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She-Freak (1967)

NOTE: This commentary only available on the Something Weird special edition of SHE-FREAK, which is also available as part of SW's FREAK SHOW box set.

Commentaries on this disc:

Commentary 1: Producer David F. Friedman and Something Weird owner Mike Vraney Rating:10.0/10 (1 vote) [graph]Login to vote or review
Reviewed by Brian Thibodeau on May 20th, 2004:Find all reviews by Brian Thibodeau
Listening to legendary exploiteer Friedman, a commentary participant on many of his films on the Something Weird label, is rather like listening to grampa spin tales of the old days - except that the old days in this case consist of life in the carny and exploitation film business. I've yet to listen to a Friedman track that i didn't enjoy, often times more than the film it accompanies. How he would fare on his own on a track remains to be seen (and probably never will be), but with a knowledgeable enabler in Mike Vraney at his side, the conversation here is never dull for fans of this kind of cinema (among whose ranks I count myself).

Here, Friedman's as animated as ever, sharing tales about the production of She-Freak, a pseudo-remake of Tod Browning's FREAKS (1932) which was shot, as will be obvious to the viewer, in a real carnival for the not-insubstantial sum of $65,000. Interestingly enough, knowing Friedman's work with Herschel Godron Lewis on the legendary BLOOD FREAK and its kin, American International pictures asked for this film to be considerably less gory, then upon viewing the final film, wondered why it wasn't gorier!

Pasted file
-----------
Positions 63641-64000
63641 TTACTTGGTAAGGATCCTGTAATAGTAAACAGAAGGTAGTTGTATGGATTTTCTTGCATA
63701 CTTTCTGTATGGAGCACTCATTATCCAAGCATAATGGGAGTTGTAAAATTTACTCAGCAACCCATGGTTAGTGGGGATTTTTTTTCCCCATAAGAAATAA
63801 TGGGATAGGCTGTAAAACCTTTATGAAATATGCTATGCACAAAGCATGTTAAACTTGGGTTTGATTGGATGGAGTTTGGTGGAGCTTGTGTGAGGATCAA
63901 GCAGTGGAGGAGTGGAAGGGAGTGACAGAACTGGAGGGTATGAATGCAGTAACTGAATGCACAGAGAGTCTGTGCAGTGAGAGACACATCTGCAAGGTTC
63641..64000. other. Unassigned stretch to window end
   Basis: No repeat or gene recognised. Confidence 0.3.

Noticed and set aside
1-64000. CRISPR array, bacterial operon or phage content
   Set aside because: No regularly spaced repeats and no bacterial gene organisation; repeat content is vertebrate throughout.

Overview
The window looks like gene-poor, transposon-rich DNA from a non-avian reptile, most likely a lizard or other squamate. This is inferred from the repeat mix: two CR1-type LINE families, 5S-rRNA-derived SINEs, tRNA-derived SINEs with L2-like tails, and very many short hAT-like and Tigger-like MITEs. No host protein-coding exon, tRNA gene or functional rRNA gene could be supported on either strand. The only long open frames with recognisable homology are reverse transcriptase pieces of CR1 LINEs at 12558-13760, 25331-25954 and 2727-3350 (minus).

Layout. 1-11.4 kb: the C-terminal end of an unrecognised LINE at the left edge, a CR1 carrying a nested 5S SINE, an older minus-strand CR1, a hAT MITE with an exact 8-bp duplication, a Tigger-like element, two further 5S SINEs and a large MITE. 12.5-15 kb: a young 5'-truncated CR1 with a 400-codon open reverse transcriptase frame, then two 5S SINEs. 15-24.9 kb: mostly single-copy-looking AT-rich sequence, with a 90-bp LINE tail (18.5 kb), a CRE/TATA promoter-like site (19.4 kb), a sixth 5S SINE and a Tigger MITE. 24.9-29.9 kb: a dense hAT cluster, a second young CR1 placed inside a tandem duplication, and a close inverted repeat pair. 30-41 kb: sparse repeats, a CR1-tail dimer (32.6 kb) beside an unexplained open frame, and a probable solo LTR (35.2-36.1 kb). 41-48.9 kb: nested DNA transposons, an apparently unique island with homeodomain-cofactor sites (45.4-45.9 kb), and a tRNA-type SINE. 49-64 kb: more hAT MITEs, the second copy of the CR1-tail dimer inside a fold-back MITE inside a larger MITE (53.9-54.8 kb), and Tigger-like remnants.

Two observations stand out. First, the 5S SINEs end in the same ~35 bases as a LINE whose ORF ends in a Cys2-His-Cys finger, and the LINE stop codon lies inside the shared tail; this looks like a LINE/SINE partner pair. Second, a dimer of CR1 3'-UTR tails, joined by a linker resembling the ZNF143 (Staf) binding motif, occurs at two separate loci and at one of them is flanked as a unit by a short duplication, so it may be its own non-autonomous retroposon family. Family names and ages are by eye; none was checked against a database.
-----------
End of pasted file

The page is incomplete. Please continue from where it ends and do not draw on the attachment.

Friedman also riffs on the cut-short career of lead star Claire Brennan, who died about a year after making this film (her clothing store, Sassy Pants, provided the costumes), as well as work of director Byron Mabe, whose ego expanded once he'd starred in THE DOBERMAN GANG and who eventually walked off Friedman's SPACE THING (also a Something Weird DVD), feeling he'd outgrown the exploitation genre (he made his exploitation debut in THE DEFILERS, another classic on the SW label). Best of all, and only tangentially related to the film, Friedman recounts the tale of hapless Oklahoma bank robber Elmer McCurdy, whose corpse, after being displayed in a funeral home in 1911 (in a not-uncommon practise), found its way onto the carnival sideshow circuit, where it toured for years as an attraction before being lost to the ages for several years, finally being uncovered by an unwitting crew member prepping an episode of The Six Million Dollar Man in 1976.

All in all, a very insightful track from a legend in the business, regardless of one's opinion of the film.